Celebrating Spanish History

When visiting a foreign country, it’s always a shame to only focus on the uncomplicated leisure it has to offer and miss the chance of a captivating incursion into its past struggles, ethnic components and way of life, or a more detailed account of its natural history. Spain offers many such displays, varying in terms of theme and comprehensiveness.

Madrid Museo del Prado with Velazquez statue main door in Castellana

Among the many presentations enjoying great popularity are those located in natural history museums such as The Museum of Nature and Man in Tenerife or the National Museum of Natural Sciences, located in Madrid, both displaying exhibits related to biodiversity, geology and paleobiology, among other features.

History museums documenting Spain’s development in terms of a broad array of aspects, as well as its wars, expansions and intervals of foreign domination, are always delightful to visit due to their concentrated instructiveness.

For instance, you can visit ample archaeology museums in a variety of places, such as Asturias, Alicante or Puerto de la Cruz. The National Archaeological Museum of Spain is located in Madrid and displays items dating back as far as pre-history.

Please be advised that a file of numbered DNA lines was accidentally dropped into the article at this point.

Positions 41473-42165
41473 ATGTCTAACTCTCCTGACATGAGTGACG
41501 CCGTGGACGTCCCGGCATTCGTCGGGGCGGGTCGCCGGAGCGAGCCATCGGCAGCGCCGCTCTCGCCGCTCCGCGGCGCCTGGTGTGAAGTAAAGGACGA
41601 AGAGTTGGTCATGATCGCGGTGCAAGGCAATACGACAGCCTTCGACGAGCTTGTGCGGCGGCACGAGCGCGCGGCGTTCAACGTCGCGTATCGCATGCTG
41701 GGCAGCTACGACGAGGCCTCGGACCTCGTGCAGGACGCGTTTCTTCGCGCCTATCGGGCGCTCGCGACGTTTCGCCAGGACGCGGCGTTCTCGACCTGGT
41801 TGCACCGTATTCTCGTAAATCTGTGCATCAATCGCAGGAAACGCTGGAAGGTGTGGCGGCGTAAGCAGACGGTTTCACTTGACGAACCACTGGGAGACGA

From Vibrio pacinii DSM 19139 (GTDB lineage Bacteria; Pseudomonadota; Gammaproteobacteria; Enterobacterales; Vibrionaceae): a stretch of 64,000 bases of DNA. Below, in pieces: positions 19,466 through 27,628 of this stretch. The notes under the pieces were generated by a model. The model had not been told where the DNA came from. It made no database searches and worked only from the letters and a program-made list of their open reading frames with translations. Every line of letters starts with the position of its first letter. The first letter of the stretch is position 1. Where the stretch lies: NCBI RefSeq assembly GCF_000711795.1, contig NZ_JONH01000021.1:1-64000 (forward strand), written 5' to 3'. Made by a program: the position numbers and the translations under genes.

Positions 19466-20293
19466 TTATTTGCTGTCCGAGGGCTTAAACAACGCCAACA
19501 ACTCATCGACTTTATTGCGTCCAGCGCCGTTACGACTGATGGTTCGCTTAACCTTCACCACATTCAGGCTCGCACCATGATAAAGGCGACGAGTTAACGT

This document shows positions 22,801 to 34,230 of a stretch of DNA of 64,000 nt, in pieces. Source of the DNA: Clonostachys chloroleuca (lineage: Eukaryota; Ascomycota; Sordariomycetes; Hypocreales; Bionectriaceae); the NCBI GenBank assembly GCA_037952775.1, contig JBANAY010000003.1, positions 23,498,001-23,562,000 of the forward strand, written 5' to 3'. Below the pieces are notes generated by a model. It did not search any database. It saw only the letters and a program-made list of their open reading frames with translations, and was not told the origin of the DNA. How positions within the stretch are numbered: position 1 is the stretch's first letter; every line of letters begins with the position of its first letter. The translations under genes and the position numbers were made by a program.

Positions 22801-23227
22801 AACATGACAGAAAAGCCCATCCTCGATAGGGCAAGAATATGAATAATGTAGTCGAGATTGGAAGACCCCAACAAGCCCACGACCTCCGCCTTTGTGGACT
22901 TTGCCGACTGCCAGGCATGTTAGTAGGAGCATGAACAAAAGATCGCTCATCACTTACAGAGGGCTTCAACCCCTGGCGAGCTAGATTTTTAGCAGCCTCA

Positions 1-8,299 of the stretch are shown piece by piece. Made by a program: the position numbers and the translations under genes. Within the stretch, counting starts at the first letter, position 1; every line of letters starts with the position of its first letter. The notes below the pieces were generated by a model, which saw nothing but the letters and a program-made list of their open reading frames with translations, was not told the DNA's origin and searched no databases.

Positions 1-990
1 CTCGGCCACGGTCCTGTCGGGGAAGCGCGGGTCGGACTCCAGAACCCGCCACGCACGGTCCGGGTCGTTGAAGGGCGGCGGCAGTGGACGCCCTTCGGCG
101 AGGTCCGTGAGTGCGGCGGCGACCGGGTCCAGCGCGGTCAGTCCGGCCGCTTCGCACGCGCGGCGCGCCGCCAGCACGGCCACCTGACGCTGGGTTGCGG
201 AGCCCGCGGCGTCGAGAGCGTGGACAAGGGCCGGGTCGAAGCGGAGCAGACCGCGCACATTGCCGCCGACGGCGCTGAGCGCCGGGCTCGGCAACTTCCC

As presumable, there are also many maritime museums recording Spain’s intense activity at sea, particularly during the most successful eras of the Spanish Armada, once the world’s most powerful fleet. One of them is the Barcelona Maritime Museum.

Local museums are always interesting to see as they encompass items relevant for a multitude of aspects. There are also many national museums, some located in the capital, centred on various fields of research, from anthropology to arts.

Or, if you prefer something less conventional, you can always visit the Bandit Museum in Ronda, the Museum of Chocolate in Barcelona, or, also in Barcelona, Museu de Carrossess Funebres, the Museum of Funeral Chariots, which is certainly strange yet has a certain character of its own.

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